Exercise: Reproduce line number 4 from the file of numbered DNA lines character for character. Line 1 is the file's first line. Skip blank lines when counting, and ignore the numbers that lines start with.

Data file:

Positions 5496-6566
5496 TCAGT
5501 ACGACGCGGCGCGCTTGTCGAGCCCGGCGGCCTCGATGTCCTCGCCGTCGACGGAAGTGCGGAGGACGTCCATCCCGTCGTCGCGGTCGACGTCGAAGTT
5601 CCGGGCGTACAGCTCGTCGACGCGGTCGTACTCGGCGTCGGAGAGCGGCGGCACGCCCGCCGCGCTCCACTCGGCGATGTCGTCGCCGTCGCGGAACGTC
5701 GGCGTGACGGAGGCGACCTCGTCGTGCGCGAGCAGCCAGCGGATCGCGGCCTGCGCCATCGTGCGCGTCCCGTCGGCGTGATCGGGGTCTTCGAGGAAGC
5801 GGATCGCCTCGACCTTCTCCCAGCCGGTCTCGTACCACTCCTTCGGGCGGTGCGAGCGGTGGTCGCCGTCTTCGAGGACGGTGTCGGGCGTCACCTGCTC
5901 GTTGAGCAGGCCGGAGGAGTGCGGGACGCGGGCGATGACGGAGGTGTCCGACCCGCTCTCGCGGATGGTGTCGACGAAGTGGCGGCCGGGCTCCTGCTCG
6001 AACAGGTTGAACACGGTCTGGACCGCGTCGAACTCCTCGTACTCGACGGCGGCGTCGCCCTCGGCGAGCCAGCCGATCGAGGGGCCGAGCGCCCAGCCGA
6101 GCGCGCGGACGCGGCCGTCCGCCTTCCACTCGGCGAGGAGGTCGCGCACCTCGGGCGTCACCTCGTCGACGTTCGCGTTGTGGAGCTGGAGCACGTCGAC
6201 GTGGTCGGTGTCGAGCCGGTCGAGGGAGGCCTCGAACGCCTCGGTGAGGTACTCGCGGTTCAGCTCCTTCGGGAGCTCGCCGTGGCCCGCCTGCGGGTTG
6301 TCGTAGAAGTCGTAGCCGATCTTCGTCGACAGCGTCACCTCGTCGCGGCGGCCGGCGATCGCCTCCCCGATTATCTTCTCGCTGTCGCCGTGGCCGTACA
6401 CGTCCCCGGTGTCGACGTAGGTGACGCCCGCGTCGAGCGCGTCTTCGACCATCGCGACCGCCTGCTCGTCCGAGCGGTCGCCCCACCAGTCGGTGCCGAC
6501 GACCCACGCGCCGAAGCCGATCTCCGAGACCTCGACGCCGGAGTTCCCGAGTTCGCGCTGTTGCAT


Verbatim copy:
5601 CCGGGCGTACAGCTCGTCGACGCGGTCGTACTCGGCGTCGGAGAGCGGCGGCACGCCCGCCGCGCTCCACTCGGCGATGTCGTCGCCGTCGCGGAACGTC